In response to the multicasting instruction, the base station sets up and activates a multicast transport connection (T2) to the subscriber station, as indicated by configuration 102. The base station also creates an additional packet classifier that maps the packets in IP Flow A to transport connection T2. Thus, there may be a transitional period during which packets from IP Flow A are being mapped to transport connection T2 but packets from IP Flow A that were mapped to transport connection T1 are still being transmitted to the subscriber station, as indicated by configuration 104. When transmission of the packets mapped to transport connection T1 is complete, the base station may remove the initial packet classifier and may deactivate transport connection T1, as indicated by configuration 106.

In this way, a mobile station receiving media content via a unicast connection may be migrated to a multicast connection when the multicast connection is deemed more efficient (e.g., when other mobile stations are receiving the same media content). Subsequently, a unicast connection may be deemed more efficient, for example, because the other mobile stations have stopped receiving the media content. When that situation occurs, the media service controller may send a unicasting instruction to the base station. In response, the base station may migrate the mobile station from the multicast connection to a unicast connection.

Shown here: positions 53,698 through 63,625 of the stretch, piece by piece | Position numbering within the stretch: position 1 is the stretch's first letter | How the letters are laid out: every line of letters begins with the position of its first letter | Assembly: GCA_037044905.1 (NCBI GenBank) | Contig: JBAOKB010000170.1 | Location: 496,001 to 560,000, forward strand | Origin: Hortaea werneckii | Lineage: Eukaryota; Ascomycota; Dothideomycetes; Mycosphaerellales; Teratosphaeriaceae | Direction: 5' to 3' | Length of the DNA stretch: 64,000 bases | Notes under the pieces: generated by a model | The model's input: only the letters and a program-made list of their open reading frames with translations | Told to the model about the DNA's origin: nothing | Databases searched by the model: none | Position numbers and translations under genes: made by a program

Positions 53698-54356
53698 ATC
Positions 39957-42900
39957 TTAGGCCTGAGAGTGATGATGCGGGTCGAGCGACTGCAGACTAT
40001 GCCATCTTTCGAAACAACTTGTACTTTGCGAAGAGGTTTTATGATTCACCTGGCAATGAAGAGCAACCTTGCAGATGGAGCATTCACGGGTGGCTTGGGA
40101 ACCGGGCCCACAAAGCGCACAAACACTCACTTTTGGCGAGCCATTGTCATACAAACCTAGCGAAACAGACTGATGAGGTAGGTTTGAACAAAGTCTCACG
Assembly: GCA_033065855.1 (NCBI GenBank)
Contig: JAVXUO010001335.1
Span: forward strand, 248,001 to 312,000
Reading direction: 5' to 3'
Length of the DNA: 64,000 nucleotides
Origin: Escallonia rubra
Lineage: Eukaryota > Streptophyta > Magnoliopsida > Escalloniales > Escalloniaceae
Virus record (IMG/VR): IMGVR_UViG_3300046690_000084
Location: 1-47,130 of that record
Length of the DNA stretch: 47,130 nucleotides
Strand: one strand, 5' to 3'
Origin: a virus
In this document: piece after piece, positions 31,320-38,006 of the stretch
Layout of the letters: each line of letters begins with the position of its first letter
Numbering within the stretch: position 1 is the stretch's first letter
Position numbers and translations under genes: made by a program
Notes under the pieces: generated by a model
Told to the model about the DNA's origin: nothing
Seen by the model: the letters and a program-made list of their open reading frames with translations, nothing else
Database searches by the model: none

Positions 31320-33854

FIG. 3 illustrates an example in which a media service controller instructs a base station to change a mobile station's connection from a unicast transport connection to a multicast transport connection and also to change the source of the media content received by the mobile station. The example begins with the base station (BS) transmitting IP Flow A via unicast transport connection Ti to the subscriber station (SS), as indicated by configuration 200. While the base station is transmitting IP Flow A to the subscriber station via transport connection T1, the base station may also be transmitting IP Flow B to other subscriber stations via a multicast transport connection (T2). With reference to FIG. 1, the base station could be base station 16, the subscriber station could be mobile station 12, IP Flow A could be a flow of packets from media server 32 containing media content (e.g., audio or video content) and IP Flow B could be a flow of packets from media server 34 containing the same or similar media content. Thus, in configuration 200, a first packet classifier in the base station maps the packets in IP Flow A to transport connection T1, and a second packet classifier in the base station maps the packets in IP Flow B to transport connection T2.

At some point, the base station receives a join instruction from a media service controller (e.g., from media service controller 38) that instructs the base station to join the subscriber station to IP Flow B being transmitted over transport connection T2. The media service controller may send the join instruction because IP Flow B may originate from a preferred source of media content. For example, mobile station 12 may have moved from base station 14, where media server 32 transmitting IP Flow A is a preferred source of media content, to base station 16, where media server 34 transmitting IP Flow B is a preferred source of media content. These preferences may result from different media servers being associated with different base stations, e.g., based on geographic proximity, different wireless service providers, or other factors.